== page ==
13 Ways To Tell If Your Relationship With Your Ex Was Toxic

When you feel rejected and lonely after the breakup, it is a knee jerk reaction to want to get back together. It is quite common for people to forget the true nature of their relationship in this stage. If the relationship was toxic, I will suggest that you just let them go and move on with your life.

toxic relationship

If your relationship with the ex was toxic, it’s best to just move on

Dr. Lillian Glass, author of Toxic People, describes a toxic person as “anyone who manages to drag you down, make you feel angry, worn out, deflated, belittled or confused.” You may find it difficult to admit that you were in a toxic relationship, especially after you broke up. Here are a few ways to tell if your relationship was (or is) toxic.

1. You used to feel sad or depressed about your relationship. You sometimes even cried on it.

2. Your ex wanted you to be always dependent on them.

3. When your ex did something for you, they used it to make you feel obligated.

4. Your ex didn’t want to see or talk to your friends or family.

5. Your ex opened your emails occasionally or showed up at your work unannounced.

6. Your ex said that the relationship would be much better if you would change.

7. You have gone out of your way many times to suit your ex’s demands.

8. You used to be afraid to speak the truth to your ex. You used to be walking on eggshells with your ex.

9. Your ex often used to accuse you of cheating and was overly jealous.

10. Your ex made you feel stupid or unimportant.

11. Your ex used to put you down verbally in private or in public.

12. You felt you didn’t have control of your life while you were with your ex.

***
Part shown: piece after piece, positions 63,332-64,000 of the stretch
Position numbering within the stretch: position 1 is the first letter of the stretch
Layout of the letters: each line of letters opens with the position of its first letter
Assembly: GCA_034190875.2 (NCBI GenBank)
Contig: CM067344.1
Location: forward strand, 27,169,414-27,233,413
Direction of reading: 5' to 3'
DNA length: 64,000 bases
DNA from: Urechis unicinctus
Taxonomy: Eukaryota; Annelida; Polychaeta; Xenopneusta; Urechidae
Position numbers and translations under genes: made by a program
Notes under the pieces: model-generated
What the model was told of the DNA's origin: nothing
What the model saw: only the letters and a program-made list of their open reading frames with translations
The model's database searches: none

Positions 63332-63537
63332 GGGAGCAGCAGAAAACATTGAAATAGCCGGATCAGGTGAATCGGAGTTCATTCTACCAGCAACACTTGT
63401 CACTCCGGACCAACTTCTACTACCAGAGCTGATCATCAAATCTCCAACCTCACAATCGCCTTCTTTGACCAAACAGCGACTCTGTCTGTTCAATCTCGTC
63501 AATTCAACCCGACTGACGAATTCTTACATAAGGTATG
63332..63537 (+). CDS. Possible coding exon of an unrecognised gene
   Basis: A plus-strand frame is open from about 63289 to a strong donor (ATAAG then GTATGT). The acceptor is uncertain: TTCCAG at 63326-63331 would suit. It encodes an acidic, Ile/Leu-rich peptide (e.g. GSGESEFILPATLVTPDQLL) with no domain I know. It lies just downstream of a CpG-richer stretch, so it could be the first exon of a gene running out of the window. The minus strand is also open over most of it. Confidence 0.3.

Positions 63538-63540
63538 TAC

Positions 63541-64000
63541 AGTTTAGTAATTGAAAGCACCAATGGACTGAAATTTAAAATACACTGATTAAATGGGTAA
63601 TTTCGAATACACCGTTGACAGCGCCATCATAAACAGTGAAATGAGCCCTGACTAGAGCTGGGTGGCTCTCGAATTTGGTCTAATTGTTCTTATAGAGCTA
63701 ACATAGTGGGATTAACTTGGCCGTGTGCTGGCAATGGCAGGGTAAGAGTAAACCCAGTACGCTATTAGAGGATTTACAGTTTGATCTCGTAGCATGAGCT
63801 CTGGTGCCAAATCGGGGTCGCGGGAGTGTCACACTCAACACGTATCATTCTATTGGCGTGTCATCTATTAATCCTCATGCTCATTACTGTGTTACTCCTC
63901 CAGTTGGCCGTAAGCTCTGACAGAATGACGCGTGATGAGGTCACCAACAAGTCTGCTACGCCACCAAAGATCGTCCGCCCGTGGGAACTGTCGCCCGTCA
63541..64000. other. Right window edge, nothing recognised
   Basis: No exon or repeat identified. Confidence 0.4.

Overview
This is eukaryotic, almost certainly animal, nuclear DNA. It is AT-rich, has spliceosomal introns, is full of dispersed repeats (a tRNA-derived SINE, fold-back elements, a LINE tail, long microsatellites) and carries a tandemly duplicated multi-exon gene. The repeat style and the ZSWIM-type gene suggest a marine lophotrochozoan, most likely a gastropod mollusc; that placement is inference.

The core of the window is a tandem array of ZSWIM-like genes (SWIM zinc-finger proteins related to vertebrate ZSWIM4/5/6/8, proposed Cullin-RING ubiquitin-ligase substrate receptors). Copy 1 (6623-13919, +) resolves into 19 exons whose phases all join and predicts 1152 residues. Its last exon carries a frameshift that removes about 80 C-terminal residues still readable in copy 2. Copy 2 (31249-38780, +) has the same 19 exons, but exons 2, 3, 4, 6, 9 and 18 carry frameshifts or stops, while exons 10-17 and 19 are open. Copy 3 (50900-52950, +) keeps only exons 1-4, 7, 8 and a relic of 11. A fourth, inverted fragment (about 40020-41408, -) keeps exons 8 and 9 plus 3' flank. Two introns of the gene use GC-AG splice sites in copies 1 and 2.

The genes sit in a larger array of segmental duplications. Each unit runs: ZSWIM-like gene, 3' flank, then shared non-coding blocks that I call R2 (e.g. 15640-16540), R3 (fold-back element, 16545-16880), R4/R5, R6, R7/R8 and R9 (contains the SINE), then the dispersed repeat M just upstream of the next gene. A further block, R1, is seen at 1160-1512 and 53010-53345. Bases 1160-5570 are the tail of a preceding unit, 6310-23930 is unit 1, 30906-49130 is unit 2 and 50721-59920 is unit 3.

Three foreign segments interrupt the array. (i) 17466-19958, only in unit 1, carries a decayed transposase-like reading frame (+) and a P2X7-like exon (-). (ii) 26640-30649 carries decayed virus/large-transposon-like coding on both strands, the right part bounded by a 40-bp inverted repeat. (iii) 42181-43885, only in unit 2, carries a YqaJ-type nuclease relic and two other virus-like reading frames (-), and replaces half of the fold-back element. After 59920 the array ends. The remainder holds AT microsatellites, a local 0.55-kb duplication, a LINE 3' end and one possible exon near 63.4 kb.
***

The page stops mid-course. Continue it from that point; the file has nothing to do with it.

13. Your opinion, accomplishment and thoughts were always devalued or neglected.

If you were in a toxic relationship you should be glad that it’s over now. If you are still in a toxic relationship, you can probably always sense that something is not right. In that situation, it will be best to just end the relationship somehow. If you feel it’ll be hard, then you should talk to your friends and family to get you out of it. If you are threatened and feel you are in danger, you can call The National Domestic Violence Hotline, (800) 799-SAFE.

Comments on this entry are closed.

  • Joe December 17, 2011, 6:06 pm

    What if I was the toxic one in the relationship and I got dumped. How do I make sure I don’t make the same mistakes and change for the better?

    • Claire January 16, 2012, 10:59 am

      Joe, what makes you think you were the toxic party?

    • Claire January 16, 2012, 11:21 am

      The reason I ask is that your comment is very surprising to me — nearly all articles I’ve read says that the toxic party is almost never able to be self-aware that way. That’s the biggest obstacle to overcoming the problems. There are tons of material on the Internet about dealing with toxic thinking and behavior patterns. Read about them and reflect on how they apply to you and yours. Find a psychologist or support group to help guide you. Tell your (ex) and other people whom were hurt that you recognize the issues, apologize sincerely, then SHOW them by following through with actions dealing with the problems. Always remember actions speak louder than words. It IS important to verbally apologize, but if you really were repeatedly toxic (abusive), then it is likely the apology will only be the first necessary step to them. More important is what you do now and going forward to improve. Your ex and others will notice over time. Remember that improvements are not a quick one-time fix — expect to invest plenty of time, conscious efforts, mistakes, and restarts. Those who care about you will continue watching or even start helping. It really depends on you, the situation, and where they are at now at this time with you. Don’t give up, Joe, you are improving on the toxic issues not just for your ex and others, but for yourself most of all. All the best.